Training Tuesday: Pattern Creation, Pt 1

I am still working on Training Tuesday’s. I am learning quite a bit while I look for things to write about. Because of that, Training Tuesday will continue for the foreseeable future! This week, we start a series on Pattern Creation. I will quote the magazine so you can read what was written back in the early 70s and then I will show you my version. If you have a version you’d like to share, please do!

I know there are some really good computer programs that allow you to create a quilt with simply a few quilts. However, I am old-school and still love doing things by hand. I was a computer technician and programmer for nearly 30 years (I started at 13 years old on computers). I don’t play with computers as much as I used to – I’ve started to shun them except for blogs or maybe playing MInecraft with my boys. I find that I am more in tune with the pattern and learn more when I am doing it with pencil and eraser on graph paper. Of course, we all know I am a hands-on learner, anyway!

How to Copy A Quilt And Make A Pattern, Part I, Applique Quilts

Quilter’s Newsletter, #32, 1972

“Did you ever see a particularly beautiful museum quilt or a photo of a gorgeous new quilt in a magazine and wish you could make one just like it–but there is no available pattern? I think this must have happened to all of us at least once, and it is frustrating. But there is a solution to this problem and an easy one at that! Learn to draft your own patterns so you can copy any quilt you see. We will tell you how to do it in a short series beginning with this issue.

“Applique Quilts. If you have in your possession a quilt you want to copy, it is very easy to make a pattern. Lay the quilt on the floor or a bed and measure its length, width, block size, border, etc.. You can copy the pattern pieces by playing a piece of tissue paper over a block and tracing. Foil can also be used for this purpose. Smooth it over an appliqued block, and the line of the pieces will make an impression in the foil. You can then transfer these outlines to cardboard or paper to make your pattern.

“When viewing a quilt in a museum or other public place, the best bet is to take a snapshot of the quilt. You can then use the method described below to make the pattern. If you have no camera with you, make a sketch and jot down your estimates of some of the measurements such as the block and quilt size. When you get home draw a more accurate picture before you forget details.

“1. Enlarging a photo or sketch. On page 6 directions are given for enlarging a design using connected dots. [Naia: I have included that article at the bottom of this one] This is a simple method which can be used to enlarge any quilt block picture you may have. If you have a photo of a whole quilt and want to make a pattern for the border and the quilting design as well as for the block, use the method described below.


“Place the section of the photo to be enlarged on the upper left corner of a very large piece of wrapping paper.


“Draw line A-B the length you wish the enlargement to be. Draw line C-A through the corners of the photo and continue this line to D.


“Connect points B and D. This line will be the width of the enlargement. Draw a line down from A to point E. Connect E and D. Draw in the diagonal line B-E. Draw in a diagonal line on the photo, F-G. At the point where the two diagonal lines meet in the center of each area (marked “x”) draw one horizontal and one vertical line. You now have four equal divisions in both the photo and the enlargement.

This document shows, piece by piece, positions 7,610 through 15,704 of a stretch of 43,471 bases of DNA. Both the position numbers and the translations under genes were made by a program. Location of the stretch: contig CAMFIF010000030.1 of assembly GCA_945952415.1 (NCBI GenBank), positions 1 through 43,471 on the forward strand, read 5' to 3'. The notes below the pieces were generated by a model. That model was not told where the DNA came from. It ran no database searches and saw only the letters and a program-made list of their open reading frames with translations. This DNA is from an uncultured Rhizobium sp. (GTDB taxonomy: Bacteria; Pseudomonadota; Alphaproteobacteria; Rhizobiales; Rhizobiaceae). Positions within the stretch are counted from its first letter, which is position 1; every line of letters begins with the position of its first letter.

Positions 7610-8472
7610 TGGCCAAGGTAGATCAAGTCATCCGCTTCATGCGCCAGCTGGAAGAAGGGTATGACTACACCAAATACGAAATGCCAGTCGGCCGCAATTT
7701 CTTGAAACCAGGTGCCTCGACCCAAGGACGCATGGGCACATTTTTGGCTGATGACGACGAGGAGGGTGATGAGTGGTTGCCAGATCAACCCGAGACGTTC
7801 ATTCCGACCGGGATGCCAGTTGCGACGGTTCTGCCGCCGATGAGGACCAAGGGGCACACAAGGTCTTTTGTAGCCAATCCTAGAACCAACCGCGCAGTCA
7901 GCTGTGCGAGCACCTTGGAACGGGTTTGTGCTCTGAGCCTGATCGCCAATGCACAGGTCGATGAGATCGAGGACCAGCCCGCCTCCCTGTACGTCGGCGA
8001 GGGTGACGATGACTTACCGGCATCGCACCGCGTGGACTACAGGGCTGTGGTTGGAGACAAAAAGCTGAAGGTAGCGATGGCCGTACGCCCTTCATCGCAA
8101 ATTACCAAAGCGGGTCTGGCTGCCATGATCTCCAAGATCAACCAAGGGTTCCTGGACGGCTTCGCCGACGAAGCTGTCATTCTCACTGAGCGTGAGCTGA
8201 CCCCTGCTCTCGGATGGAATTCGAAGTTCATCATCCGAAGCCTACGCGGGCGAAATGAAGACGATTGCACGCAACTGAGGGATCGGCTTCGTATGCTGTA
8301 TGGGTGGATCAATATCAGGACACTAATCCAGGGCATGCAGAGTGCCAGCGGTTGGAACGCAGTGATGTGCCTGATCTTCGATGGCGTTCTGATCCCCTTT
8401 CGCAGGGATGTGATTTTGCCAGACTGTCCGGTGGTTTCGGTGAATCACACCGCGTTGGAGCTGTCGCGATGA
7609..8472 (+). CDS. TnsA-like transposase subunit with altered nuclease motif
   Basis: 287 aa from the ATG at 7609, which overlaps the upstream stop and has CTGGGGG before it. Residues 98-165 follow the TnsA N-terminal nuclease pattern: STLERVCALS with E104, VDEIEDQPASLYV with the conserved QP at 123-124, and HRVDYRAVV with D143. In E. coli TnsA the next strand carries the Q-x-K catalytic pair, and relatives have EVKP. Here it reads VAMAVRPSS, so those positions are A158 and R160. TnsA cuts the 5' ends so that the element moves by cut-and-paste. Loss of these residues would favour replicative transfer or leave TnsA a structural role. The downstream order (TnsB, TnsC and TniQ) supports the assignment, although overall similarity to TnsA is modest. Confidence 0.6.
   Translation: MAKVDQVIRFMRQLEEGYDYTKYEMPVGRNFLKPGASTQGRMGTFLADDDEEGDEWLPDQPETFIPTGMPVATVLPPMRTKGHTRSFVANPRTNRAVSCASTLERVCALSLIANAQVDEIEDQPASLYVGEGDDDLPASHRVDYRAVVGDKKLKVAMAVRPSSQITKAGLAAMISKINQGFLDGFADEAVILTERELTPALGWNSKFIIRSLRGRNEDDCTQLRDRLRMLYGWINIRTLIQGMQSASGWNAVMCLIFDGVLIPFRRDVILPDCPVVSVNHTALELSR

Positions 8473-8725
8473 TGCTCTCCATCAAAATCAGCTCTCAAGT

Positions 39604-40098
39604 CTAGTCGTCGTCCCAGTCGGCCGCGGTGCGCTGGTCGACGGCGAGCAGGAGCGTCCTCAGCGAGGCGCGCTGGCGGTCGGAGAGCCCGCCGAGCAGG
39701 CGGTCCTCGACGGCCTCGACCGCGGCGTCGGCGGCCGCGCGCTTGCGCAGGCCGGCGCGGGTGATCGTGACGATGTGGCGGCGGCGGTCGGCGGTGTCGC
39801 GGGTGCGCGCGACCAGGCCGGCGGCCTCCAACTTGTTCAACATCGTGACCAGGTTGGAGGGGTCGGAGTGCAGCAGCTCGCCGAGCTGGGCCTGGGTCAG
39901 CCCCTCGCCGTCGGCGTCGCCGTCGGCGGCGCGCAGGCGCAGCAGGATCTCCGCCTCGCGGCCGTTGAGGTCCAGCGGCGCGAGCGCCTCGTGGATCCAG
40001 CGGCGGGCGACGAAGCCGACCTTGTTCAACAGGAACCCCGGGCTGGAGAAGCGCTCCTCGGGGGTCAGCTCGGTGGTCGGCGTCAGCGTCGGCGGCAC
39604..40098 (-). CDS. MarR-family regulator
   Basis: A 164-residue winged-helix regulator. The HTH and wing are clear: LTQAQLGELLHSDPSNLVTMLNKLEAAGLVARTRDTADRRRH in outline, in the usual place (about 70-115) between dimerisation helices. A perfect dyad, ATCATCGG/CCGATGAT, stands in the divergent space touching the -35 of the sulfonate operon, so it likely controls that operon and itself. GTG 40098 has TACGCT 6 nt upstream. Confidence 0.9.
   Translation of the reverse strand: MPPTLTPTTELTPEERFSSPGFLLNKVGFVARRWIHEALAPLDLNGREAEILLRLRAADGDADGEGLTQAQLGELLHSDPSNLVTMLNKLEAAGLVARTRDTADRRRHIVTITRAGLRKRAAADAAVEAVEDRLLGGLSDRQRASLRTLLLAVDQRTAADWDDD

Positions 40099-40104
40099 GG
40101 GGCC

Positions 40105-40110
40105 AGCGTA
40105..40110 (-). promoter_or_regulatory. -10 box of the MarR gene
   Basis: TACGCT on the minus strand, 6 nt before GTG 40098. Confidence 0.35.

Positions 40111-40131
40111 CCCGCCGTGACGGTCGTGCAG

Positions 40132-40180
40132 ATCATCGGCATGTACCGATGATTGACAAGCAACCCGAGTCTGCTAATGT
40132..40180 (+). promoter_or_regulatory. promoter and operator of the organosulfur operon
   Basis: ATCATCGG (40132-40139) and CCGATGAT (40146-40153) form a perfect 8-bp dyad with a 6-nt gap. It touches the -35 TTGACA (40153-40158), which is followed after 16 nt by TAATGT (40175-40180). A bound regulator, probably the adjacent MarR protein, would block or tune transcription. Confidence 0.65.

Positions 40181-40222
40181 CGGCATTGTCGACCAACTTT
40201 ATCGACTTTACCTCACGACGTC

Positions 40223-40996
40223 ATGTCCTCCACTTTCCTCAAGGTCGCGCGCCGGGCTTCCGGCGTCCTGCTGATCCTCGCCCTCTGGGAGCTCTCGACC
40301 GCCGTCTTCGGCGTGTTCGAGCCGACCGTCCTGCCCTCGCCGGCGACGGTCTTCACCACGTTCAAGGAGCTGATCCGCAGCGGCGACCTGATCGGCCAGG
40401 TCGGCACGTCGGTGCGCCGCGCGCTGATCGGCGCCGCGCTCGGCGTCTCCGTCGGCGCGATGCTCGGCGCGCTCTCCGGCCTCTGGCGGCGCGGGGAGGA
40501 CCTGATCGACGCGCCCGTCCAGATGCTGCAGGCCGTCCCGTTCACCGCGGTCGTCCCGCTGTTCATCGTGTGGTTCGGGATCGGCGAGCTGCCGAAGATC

“In each of these four divisions, complete the other diagonals and then divide further into equal rectangles with horizontal and vertical lines. Copy the design from the original, triangle by triangle, into the corresponding triangle of the enlargement.”

A very good process, if you think about it. It breaks it down into elements so you can easily go between elements and recreate what is in the photo. Much like a child’s book that teaches children how to draw cartoon characters! The entire picture is cut up into grids and the child is instructed to draw each grid – not the entire picture.


“How to Enlarge a Design using Connected Dots”

“Draw a straight line above a picture of the design you wish to copy, and put dots along this line 1″ apart. Make the same kind of line along the sides and bottom of the picture. Connect the dots up and down and across. (The quilt designs on this page and the previous page already have the dots drawn for you. Simply connect the dots.) You now have a grid covering the picture you wish to copy. Decide how much larger than the picture you want your pattern to be. (We suggest you make the patterns for the Odds and Ends Tree and the Dutch Tulip four times the size of the pictures.) Let’s say you want your pattern to be four times larger than the picture. Draw a grid on another piece of paper, each square to be 4″ instead of 1″. Copy the outline of the design in each small square into the corresponding large square. This will be your basic pattern without seam allowances. Trace off the separate elements of the basic pattern onto another sheet of paper, and add a 1/4″ seam allowance. (You may prefer to work without a seam allowance, in which case this last step is unnecessary.)”


Pretty fun and looks easy! Give it a whirl and we’ll meet back here next Tuesday to continue this article!


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